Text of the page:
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1.
Aust Crit Care ; 35(1): 40-45, 2022 Jan.
Article in English | MEDLINE | ID: covidwho-1377658

ABSTRACT

BACKGROUND: Critical care healthcare professionals are a key part of any pandemic response and are at an increased risk for physical and psychological harm, yet their self-reported suggestions to ameliorate the negative effects of pandemics on their wellbeing have rarely been sought. OBJECTIVES: The objective of this study was to explore and interpret themes of critical care healthcare professionals' responses to the question 'What do you think could assist your wellbeing during the COVID-19 crisis?' METHODS: A descriptive study using an online survey, performed in April 2020, investigating pandemic preparedness and psychological burden during the early stages of the COVID-19 pandemic among critical care professionals was carried out. Informal snowball sampling was used. Thematic analysis of qualitative data from an open-ended survey item was informed by Braun and Clark. FINDINGS: Eighty percent (2387/3770) of respondents completed the open-ended survey. Three themes were generated from the synthesis: adequate resourcing for the role; consistent, clear information, and prioritised communications; and the need for genuine kindness and provision of support for healthcare professional wellbeing. CONCLUSIONS: There is merit for considering the perceptions, concerns, and suggestions of critical care clinicians during a pandemic. Suggestions included simple measures to maintain physical and mental health, clear messaging, consistent information, trust in health and political leaders, supportive working environments, specific training, and allowances for personal circumstances. This information is important for health and political leaders and policy makers to implement strategies to reduce the burden associated with delivering care in the context of a pandemic.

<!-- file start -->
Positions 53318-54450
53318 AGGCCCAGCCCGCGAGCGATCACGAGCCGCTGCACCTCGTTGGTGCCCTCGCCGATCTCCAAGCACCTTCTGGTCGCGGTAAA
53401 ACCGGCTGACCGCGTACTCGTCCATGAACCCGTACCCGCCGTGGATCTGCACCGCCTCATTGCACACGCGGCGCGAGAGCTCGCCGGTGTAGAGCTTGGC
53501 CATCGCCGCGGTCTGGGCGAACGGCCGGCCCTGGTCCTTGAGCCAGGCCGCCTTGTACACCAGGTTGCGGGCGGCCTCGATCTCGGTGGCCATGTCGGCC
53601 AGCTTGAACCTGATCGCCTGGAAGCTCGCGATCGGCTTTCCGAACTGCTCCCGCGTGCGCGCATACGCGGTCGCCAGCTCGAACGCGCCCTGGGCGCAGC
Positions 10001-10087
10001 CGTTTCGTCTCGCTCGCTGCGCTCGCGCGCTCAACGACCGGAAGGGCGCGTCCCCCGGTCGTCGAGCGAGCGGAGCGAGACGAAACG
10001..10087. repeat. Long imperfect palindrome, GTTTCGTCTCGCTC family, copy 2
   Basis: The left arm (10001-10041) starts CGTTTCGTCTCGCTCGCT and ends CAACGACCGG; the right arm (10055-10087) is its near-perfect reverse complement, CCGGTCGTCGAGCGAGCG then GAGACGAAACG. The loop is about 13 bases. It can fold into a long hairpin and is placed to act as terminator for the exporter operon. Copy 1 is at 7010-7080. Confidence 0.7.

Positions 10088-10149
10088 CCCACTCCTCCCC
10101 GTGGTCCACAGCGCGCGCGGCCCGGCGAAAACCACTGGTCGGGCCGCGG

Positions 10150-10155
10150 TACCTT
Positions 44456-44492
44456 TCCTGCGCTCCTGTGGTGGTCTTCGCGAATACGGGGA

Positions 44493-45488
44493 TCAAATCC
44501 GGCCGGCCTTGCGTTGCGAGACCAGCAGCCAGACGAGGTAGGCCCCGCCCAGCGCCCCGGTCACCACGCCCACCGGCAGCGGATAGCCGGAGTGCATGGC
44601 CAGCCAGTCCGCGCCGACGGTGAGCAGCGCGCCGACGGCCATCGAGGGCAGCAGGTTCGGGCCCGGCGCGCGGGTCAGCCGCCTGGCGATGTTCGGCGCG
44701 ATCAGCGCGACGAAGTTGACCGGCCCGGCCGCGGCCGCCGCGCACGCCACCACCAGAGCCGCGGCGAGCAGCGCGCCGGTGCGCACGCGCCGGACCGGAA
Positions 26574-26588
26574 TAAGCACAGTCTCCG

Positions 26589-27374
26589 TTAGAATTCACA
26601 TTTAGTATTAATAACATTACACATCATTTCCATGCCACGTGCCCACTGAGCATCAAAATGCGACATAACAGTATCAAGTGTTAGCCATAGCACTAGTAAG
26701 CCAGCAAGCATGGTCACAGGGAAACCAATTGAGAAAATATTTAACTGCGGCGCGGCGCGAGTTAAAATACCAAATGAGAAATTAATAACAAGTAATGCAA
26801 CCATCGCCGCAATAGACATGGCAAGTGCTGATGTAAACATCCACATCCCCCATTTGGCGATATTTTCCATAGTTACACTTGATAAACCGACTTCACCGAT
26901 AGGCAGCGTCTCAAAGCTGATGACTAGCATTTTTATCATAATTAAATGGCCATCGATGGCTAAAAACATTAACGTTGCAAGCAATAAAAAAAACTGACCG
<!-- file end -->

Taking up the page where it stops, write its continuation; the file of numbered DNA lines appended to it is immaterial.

Subject(s)
COVID-19 , Pandemics , Critical Care , Humans , SARS-CoV-2 , Self Report , Surveys and Questionnaires
2.
Aust Crit Care ; 35(1): 22-27, 2022 Jan.
Article in English | MEDLINE | ID: covidwho-1225140

ABSTRACT

BACKGROUND: Coronavirus disease 2019 (COVID-19) has again highlighted the crucial role of healthcare workers in case management, disease surveillance, policy development, and healthcare education and training. The ongoing pandemic demonstrates the importance of having an emergency response plan that accounts for the safety of frontline healthcare workers, including those working in critical care settings. OBJECTIVES: The aim of the study was to explore Australian critical care nurses' knowledge, preparedness, and experiences of managing patients diagnosed with severe acute respiratory syndrome coronavirus 2 infection (SARS-CoV-2) and COVID-19. METHODS: An exploratory cross-sectional study of Australian critical care nurses was conducted between June and September 2020. An anonymised online survey was sent to Australian College of Critical Care Nurses' members to collect information about their knowledge, preparedness, and experiences during the COVID-19 pandemic. Descriptive statistics were used to summarise and report data. RESULTS: A total of 157 critical care nurses participated, with 138 fully complete surveys analysed. Most respondents reported 'good' to 'very good' level of knowledge about COVID-19 and obtained up-to-date COVID-19 information from international and local sources. Regarding managing patients with COVID-19, 82.3% felt sufficiently prepared at the time of data collection, and 93.4% had received specific education, training, or instruction. Most participants were involved in assessing (89.3%) and treating (92.4%) patients with COVID-19. Varying levels of concerns about SARS-CoV-2 infection were expressed by respondents, and 55.7% thought the pandemic had increased their workload. The most frequent concerns expressed by participants were a lack of appropriate personal protective equipment (PPE) and fear of PPE shortage. CONCLUSIONS: While most nurses expressed sufficient preparedness for managing COVID-19 patients, specific education had been undertaken and experiential learning was evident. Fears of insufficient or lack of appropriate PPE made the response more difficult for nurses and the community. Preparedness and responsiveness are critical to successful management of the COVID-19 pandemic and future outbreaks of emerging infectious diseases.